“In my presentations, I have cartoons, and we call our budget crisis ‘As Sacramento Swirls’ starring Arnold Schwarzenegger,” she says. “You just weave that into the dialogue, into the conversation, you weave it into your presentations, and it just gets people to relax. … You have to not take yourself that seriously — and humor, I’ve found, in any circumstance, is a way to help people be comfortable.”
Further building up your approachability can come from giving people a comfortable setting. Rubino does “Lunches with Lisa” where anyone in the company can join her for lunch. The meetings are purposefully designed with no formal presentation or agenda, they just start with regular conversations and people are allowed to ask any question. Her ability to answer those honestly builds credibility. So does her follow-up. At one luncheon someone asked why Molina didn’t have a contract with a certain hospital. Rubino said it was probably too expensive.
“And she said, ‘Well, our patients go there anyhow,” Rubino says. “So I came back and ran a report, and we had spent millions of dollars at this hospital as a noncontracted provider, and guess what, we have a contract with them today.”
Rubino circled back and told the woman how the information helped. Don’t always expect that much help, but your open mind encourages participation and starts buy-in.
All this doesn’t mean you’re getting invited to Friday happy hour, of course.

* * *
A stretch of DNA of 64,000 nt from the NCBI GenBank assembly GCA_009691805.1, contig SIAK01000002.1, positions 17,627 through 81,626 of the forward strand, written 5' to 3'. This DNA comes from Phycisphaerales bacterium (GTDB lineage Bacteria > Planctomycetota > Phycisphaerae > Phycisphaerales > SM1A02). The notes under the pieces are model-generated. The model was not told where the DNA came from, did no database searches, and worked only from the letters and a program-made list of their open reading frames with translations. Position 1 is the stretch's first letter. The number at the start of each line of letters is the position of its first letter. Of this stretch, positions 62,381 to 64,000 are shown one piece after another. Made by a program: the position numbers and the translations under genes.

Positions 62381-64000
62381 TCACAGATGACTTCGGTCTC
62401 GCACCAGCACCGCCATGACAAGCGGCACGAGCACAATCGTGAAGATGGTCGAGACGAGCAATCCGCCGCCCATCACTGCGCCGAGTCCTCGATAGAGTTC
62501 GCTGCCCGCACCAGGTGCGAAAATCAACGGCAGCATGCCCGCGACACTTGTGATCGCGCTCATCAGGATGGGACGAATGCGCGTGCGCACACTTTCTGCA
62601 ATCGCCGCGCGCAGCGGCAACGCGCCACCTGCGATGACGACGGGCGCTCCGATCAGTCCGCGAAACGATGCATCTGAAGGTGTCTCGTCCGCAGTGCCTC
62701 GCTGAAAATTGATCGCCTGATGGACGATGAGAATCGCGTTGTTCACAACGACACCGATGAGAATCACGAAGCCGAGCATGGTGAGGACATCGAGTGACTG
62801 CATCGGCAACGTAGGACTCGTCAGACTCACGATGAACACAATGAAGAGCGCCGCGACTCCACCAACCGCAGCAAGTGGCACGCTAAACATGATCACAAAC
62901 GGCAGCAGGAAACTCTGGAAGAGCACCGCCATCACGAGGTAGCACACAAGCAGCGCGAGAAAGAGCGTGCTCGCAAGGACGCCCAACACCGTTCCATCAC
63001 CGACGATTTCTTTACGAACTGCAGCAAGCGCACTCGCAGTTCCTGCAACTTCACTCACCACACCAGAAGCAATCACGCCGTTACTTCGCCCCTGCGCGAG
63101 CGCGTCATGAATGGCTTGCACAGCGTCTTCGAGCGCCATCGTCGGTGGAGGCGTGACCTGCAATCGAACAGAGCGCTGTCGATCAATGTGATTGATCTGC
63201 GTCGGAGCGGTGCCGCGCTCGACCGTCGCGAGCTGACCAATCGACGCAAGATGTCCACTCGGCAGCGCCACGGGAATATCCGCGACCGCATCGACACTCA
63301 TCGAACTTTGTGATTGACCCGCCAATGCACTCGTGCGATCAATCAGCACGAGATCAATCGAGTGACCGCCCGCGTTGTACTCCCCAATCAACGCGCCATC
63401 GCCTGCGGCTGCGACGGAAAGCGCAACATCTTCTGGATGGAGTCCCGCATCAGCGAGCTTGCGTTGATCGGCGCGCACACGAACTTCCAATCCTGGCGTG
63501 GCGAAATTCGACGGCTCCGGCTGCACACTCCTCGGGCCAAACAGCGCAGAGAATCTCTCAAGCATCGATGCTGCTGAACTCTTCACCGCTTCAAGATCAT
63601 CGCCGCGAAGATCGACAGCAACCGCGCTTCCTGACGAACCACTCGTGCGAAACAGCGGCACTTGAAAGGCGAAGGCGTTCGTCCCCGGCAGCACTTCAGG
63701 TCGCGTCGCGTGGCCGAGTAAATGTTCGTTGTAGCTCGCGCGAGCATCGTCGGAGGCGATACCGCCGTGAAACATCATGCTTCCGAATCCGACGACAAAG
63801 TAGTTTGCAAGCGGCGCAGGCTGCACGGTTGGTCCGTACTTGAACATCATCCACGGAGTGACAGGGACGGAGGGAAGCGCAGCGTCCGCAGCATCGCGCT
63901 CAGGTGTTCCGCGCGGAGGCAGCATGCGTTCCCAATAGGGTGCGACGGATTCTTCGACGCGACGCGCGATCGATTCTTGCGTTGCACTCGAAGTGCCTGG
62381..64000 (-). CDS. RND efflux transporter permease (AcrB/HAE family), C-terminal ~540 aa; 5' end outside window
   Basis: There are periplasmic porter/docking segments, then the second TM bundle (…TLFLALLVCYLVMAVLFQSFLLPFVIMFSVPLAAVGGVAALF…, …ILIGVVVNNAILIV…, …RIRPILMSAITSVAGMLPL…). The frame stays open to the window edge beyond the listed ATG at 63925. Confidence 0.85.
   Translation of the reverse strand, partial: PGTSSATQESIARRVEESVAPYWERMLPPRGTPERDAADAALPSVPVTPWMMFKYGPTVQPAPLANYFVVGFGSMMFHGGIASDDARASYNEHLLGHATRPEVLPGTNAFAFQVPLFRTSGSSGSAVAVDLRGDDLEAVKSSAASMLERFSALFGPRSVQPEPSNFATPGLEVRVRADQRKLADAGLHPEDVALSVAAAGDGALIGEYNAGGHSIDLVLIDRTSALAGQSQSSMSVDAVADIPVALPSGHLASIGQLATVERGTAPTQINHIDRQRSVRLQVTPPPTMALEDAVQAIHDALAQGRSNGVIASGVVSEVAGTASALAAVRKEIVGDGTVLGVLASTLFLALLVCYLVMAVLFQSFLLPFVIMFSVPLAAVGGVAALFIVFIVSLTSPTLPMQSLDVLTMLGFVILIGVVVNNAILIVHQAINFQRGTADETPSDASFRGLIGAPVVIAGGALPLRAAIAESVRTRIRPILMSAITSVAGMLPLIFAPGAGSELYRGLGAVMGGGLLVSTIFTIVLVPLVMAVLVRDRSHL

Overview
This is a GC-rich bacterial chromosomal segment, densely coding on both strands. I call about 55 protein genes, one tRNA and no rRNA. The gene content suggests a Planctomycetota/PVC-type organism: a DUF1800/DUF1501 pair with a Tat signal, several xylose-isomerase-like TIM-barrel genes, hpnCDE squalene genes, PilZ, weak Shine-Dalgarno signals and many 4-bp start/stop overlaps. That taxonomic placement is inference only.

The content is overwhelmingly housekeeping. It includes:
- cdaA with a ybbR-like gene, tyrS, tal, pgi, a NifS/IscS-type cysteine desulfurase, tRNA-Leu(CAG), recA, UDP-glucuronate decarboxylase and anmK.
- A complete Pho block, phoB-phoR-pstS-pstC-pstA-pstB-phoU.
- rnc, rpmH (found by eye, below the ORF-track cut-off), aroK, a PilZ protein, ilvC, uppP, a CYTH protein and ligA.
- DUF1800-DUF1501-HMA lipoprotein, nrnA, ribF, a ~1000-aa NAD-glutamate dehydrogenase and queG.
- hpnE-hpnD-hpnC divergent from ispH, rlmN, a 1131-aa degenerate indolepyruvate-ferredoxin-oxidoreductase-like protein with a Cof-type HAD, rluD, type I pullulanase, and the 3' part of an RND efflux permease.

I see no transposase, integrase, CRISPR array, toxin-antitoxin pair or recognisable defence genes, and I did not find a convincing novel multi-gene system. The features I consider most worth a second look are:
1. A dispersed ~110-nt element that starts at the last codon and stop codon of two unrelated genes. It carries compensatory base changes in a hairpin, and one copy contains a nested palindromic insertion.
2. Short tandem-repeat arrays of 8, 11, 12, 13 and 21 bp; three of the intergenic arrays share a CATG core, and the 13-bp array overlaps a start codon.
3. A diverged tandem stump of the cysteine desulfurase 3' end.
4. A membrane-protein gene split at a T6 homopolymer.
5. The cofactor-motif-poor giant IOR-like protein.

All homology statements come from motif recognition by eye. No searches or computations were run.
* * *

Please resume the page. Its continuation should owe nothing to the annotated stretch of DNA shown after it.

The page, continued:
“It’s probably safe to say they never see you not as the boss because you’re (always) the boss,” Rubino says. “… No matter what you do people aren’t going to be completely comfortable, but I just put myself in position to have people come to me. I’ve been here less than two years and I’ve already seen the culture shift. All it took was talking with people, setting a vision, steering a course, being visible, being honest and admitting that I don’t know everything.”
And even if you don’t have any good jokes, putting effort toward having people come to you will be helpful. Rubino watched one former boss who couldn’t find a way to let his guard down become a lonely general.
“Colin Powell said (that) you know as a leader in the military that you are in trouble when people stop asking you questions, stop coming to you with information, and I saw that so vividly with this guy because no one wanted to talk to him,” she says. “People wanted to get out of the room as fast as they could, and when you create that, you’re in trouble. So I’ve done everything in my power in my career to not have that.”
Build leadership-level buy-in
Once you’ve built some credibility with employees, it’s time to change your focus to collaborating on a vision. Rubino started with her thoughts and then involved her leaders in stages.